Part 3 – Campaigning, dancing and crap comedians
As mentioned last time, Stay Up Late started because we were fed up with seeing our audiences leave halfway through our sets. This was also a personal issue for one member of the band who was asked to drink up halfway through a pint whilst we were still basking in the success of our first ever mainstream pub gig to a packed house.
For us this is such a big issue because going out and seeing bands, meeting your friends and doing what you want is an important part of your own self-expression and personal identity. It’s where you make new friendships and relationships and make choices about the way in which you lead your life.
To be denied this right is not only socially isolating but also leads to poor physical and mental health and prevents people with learning disabilities from being the people they want to be. Whether it’s Staying Up Late or going to bed early it doesn’t really matter – as long as you are able to make that choice.
Just imagine if your own social life always ended at 9pm – or earlier! It’s devastating and plain wrong. Not only that but it’s also written in various government policies about the need to promote choice and independence for people with learning disabilities.
So we decided to do that most punk of things and start up a charity to uphold government policy – and Stay Up Late grew from a campaign in to a charity.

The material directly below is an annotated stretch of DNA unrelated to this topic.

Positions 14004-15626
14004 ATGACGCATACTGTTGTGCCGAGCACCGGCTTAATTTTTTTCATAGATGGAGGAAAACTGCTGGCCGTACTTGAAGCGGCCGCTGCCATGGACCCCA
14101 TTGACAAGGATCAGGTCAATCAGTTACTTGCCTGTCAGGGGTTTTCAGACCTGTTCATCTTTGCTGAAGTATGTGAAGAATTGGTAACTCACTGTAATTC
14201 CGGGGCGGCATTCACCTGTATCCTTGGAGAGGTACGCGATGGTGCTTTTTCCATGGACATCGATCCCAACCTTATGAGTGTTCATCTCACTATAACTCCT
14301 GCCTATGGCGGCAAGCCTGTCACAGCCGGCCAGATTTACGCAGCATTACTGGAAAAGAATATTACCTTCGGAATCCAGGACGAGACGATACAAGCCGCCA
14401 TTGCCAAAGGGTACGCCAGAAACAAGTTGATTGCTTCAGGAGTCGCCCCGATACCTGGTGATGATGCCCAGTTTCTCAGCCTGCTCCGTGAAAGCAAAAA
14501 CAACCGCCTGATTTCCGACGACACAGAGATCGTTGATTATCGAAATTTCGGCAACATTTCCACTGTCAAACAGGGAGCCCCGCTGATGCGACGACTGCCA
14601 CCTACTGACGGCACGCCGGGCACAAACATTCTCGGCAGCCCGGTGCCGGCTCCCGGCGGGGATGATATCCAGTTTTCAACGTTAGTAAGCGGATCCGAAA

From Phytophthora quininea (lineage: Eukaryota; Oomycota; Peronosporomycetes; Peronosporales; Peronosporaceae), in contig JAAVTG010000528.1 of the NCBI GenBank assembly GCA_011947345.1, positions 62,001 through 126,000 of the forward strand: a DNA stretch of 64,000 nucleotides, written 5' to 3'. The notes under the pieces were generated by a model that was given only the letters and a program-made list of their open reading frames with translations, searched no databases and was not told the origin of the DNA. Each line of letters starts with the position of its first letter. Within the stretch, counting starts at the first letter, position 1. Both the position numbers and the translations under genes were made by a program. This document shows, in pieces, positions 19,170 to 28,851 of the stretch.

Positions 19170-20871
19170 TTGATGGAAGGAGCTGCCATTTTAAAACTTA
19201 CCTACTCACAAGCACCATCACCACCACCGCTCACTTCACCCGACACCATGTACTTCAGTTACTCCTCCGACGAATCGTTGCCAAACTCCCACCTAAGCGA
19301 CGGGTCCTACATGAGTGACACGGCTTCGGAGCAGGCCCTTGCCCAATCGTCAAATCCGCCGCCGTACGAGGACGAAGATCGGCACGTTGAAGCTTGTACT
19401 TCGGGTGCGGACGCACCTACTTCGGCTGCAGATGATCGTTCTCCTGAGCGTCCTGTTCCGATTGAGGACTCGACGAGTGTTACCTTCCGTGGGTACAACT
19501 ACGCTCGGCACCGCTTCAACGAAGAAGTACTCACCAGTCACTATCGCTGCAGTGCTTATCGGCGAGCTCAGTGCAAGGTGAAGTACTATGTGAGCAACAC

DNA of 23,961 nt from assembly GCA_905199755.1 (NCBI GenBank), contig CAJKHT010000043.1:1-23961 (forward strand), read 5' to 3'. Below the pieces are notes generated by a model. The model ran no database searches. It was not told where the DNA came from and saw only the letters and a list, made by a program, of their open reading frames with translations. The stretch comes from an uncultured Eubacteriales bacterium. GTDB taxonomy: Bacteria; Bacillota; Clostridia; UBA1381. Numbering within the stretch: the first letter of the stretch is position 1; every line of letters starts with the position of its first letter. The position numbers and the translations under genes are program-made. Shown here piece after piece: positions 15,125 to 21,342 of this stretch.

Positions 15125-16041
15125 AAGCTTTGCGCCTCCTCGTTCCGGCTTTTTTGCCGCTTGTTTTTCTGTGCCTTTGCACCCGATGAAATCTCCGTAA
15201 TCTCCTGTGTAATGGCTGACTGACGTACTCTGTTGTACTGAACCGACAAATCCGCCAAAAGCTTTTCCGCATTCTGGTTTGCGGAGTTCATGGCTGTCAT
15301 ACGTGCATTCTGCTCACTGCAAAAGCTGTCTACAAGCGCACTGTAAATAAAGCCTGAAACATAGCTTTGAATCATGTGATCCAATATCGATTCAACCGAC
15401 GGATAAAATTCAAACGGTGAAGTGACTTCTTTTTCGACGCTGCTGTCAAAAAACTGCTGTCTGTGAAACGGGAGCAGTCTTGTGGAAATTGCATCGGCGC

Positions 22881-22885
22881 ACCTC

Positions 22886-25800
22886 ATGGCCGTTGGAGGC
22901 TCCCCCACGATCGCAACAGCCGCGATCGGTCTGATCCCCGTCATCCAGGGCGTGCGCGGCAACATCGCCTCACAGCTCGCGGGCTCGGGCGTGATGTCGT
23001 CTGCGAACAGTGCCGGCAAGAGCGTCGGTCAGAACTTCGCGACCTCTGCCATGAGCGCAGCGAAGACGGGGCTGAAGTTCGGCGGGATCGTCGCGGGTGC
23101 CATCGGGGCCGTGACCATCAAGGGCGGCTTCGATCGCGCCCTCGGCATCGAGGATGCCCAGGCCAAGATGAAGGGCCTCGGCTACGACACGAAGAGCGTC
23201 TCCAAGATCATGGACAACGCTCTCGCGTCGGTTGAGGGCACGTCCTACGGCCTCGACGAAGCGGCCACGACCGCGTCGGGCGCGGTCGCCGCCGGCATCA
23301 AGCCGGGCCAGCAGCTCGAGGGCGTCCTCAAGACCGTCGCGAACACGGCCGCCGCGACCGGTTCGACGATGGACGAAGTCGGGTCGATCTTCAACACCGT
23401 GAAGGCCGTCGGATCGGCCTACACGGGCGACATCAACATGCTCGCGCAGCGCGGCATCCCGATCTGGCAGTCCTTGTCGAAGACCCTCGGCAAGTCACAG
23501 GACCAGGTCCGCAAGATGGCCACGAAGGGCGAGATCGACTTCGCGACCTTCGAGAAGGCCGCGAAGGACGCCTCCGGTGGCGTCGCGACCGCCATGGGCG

As the birth of the campaign was featured in the movie about Heavy Load we ended up reaching a huge audience and supported people to spread the word in their own ways. This photo is our friends at C-Change and Dates N Mates in Glasgow and there’s also been nights in Germany, Denmark, Finland, USA and Estonia.
All we’re doing is advocating choice and discovered that music is the perfect medium to do this and enable people share the message in an accessible and meaningful way.
Stay Up Late works as a charity in various ways to improve social inclusion for people with learning disabilities which includes training and awareness with service providers to enable them to think of ways in which they can deliver support in more flexible and creative ways. We work with people with learning disabilities to enable them to understand their rights around the sort of support they should expect to receive – and to think about how they want to lead their lives.
This included a partnership project with Southdown Housing Association in 2012 to develop ‘The Q-Kit’ a quality testing tool designed to enable people with learning disabilities to say what a quality service means to them, and to see if they’re receiving one.
But we also do more fun, public things too such as our Kiss My Disco nights, run in partnership with Freshtrack DJ workshops. The nights are run by DJs with learning disabilities and open to everyone.
We also campaign around things like hate crime and have been particularly upset at some high profile ‘comedians’ who’ve been using words like ‘retard’ and ‘mong’ without any though about the people that these words unkindly refer to, and Heavy Load’s last single was a reworking of The Ting Ting’s ‘That’s Not my Name’ tackling this issue.